18 October 2012

On the subject of A Levels

Ed Miliband’s “one nation” conference speech on 2 October was well received, even in the Tory press. Perhaps so much so that by the following weekend a reaction had to set in. For example, Martin Samuel in the Daily Mail:
There are two kinds of posh. There is the posh you can see. We all know those posh boys. They stand out a mile in their top hats and tails, their fancy traditions, that air of born to rule. They may as well be painted blue. Then there’s the other posh. Clever posh; connected posh; the posh that is so posh it can pretend to be poor.  
Ed Miliband got into Oxford with two B grades at A-level. Now that’s posh. Did you know Ed went to a comprehensive? You’d have to be stuck down a Chilean mine shaft not to. Miliband stood up at the Labour conference this week and shouted the odds for education, education, education. Not in the way that Tony Blair did it. The education Miliband banged on about was his own at Haverstock School in North London. Bleedin’ ’ell, cock, it was tough. And no doubt it was. Haverstock is no Camden School for Girls. It doesn’t have half the West End on its list of alumni. Yet, either way, no chances were taken when little Ed went to Haverstock. His father, Ralph, was a significant Left-wing intellectual and author and very highly regarded in academic circles. He could afford to go comprehensive. He knew he wasn’t going to be the progenitor of horny-handed labouring types.
and so on in the same vein until:
For the son of a prominent Marxist intellectual to end up leader of the Labour Party via Oxford, the LSE and Harvard: let’s say that’s not what you’d call a long shot. Ed Miliband got two As and two Bs at A-level and went to Corpus Christi College, Oxford, to read Politics, Philosophy and Economics. Try to do that now, without a foot in the door. Better still, try to do it if not one of your A-levels is in politics, philosophy or economics. Economics graduates always need maths, though, and Ed was good at maths. Not great. Further Maths was one of his B grades, actually. Even so, they took him. Now that’s posh.
So two Bs at the beginning of the article has become two As and two Bs by the end (maths and English and further maths and physics, respectively according to Wikipedia)!  Furthermore the current Oxford PPE entrance requirements make it clear that:
You may apply for PPE having done any combination of subjects at school; it is not necessary to have studied politics, philosophy or economics. History and Mathematics are useful backgrounds, but are not essential. Although a background in Mathematics is not formally required for admission, PPE applicants should have sufficient interest in, and aptitude for, mathematics to cope with the mathematical elements of the course. Mathematics is a particular advantage for the Economics component of the course, as well as for the first year logic course in philosophy, and for understanding theories and data in politics.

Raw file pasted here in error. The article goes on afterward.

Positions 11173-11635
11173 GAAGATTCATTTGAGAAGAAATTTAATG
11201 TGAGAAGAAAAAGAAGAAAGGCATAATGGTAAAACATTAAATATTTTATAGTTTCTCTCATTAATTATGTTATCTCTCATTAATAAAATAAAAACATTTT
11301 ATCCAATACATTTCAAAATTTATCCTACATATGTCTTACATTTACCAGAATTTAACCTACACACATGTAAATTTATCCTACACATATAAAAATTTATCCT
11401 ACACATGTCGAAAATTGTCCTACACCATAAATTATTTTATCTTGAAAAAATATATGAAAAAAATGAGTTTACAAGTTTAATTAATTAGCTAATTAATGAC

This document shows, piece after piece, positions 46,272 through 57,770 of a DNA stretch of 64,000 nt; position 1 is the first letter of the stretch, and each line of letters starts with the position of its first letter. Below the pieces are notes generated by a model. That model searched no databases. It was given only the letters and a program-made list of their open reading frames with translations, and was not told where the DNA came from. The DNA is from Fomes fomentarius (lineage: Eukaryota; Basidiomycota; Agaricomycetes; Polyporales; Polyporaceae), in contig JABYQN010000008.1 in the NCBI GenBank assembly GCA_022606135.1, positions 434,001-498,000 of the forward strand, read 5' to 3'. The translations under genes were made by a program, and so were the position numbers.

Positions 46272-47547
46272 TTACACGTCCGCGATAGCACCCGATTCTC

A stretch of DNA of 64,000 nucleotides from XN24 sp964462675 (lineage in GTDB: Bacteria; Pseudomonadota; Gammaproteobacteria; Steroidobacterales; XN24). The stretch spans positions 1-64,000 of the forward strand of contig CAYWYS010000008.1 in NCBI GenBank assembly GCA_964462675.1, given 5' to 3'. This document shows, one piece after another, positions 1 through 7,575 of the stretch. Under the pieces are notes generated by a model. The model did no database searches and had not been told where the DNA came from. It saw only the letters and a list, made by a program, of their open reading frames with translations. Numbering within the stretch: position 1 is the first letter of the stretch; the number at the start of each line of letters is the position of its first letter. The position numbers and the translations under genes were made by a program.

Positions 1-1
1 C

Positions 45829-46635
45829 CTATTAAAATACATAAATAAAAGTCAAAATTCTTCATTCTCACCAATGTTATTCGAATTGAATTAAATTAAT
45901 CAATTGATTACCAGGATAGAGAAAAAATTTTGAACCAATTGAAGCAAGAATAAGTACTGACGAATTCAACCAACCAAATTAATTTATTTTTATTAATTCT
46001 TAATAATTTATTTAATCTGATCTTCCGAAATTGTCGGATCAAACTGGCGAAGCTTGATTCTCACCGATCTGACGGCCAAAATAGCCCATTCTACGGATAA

Ed Miliband took his A levels and went to Corpus Christi College, Oxford in 1989. At that time an entrance offer was secured by the level of performance reached in Oxford’s entrance examinations which he probably would have taken in late 1988. Presumably having done well enough to be offered a place, he subsequently secured whatever grades at A level were required of him. Of course, it would seem likely that having a father who was a professor of politics and an older brother (David) who had entered the same college to read PPE in 1983 could only have been helpful. According to a profile in the Daily Telegraph published in 2008, David’s A levels were three Bs and a D, subjects unspecified.

David Cameron also read PPE at Oxford (Brasenose College), taking the entrance exam in late 1984 to enter in 1985*. He had taken his A levels at Eton in 1984 getting As in economics with politics, history and history of art** - all a long way from the “math-science death march” Unlike art, history of art tends not to be viewed as a ‘soft’ (as opposed to the preferred ‘hard’) subject by the best universities when evaluating candidates.

Cameron: Practically a Conservative, Hanning and Elliott, pages *48 and **35.

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